Pairing of isolated nucleic-acid bases in the absence of the DNA backbone

Eyal Nir, Karl Kleinermanns, Mattanjah S. De Vries

Research output: Contribution to journalArticlepeer-review

251 Scopus citations


The two intertwined strands of DNA are held together through base pairing - the formation of hydrogen bonds between bases located opposite each other on the two strands. DNA replication and transcription involve the breaking and re-forming of these hydrogen bonds, but it is difficult to probe these processes directly. For example, conventional DNA spectroscopy1-3 is dominated by solvent interactions, crystal modes and collective modes of the DNA backbone; gas-phase studies, in contrast, can in principle measure interactions between individual molecules in the absence of external effects, but require the vaporization of the interacting species without thermal degradation4-9. Here we report the generation of gas-phase complexes comprising paired bases, and the spectroscopic characterization of the hydrogen bonding in isolated guanine-cytosine (G-C) and guanineguanine (G-G) base pairs. We find that the gas-phase G-C base pair adopts a single configuration, which may be Watson-Crick, whereas G-G exists in two different configurations, and we see evidence for proton transfer in the G-C pair, an important step in radiation-induced DNA damage pathways10. Interactions between different bases and between bases and water molecules can also be characterized by our approach, providing stringent tests for high-level ab initio computations that aim to elucidate the fundamental aspects of nucleotide interactions11-13.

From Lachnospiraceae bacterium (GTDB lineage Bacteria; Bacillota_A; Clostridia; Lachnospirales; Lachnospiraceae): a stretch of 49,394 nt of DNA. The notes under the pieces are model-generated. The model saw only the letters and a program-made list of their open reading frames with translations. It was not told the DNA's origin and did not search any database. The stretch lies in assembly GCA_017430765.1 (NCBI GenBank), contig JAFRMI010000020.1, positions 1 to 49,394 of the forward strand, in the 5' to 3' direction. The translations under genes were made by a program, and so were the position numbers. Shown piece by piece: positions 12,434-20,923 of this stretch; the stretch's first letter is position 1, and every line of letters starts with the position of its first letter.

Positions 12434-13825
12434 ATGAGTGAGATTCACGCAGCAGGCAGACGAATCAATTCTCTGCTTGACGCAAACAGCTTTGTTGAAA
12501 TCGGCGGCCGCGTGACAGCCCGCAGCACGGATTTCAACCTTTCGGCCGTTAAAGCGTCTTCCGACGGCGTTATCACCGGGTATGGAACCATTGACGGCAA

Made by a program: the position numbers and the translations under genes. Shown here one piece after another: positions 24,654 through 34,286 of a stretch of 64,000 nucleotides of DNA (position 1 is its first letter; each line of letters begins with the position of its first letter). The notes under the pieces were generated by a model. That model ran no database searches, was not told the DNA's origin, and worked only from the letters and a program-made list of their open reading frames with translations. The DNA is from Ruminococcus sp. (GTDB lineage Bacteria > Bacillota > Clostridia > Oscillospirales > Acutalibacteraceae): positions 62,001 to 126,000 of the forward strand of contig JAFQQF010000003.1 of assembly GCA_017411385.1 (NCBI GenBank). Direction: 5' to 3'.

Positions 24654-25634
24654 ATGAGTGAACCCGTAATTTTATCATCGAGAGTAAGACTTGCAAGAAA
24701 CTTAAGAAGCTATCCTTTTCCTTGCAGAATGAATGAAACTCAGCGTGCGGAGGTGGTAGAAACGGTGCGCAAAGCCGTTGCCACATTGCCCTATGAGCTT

Original languageEnglish
Pages (from-to)949-951
Number of pages3
Issue number6815
StatePublished - 21 Dec 2000
Externally publishedYes

ASJC Scopus subject areas

  • General


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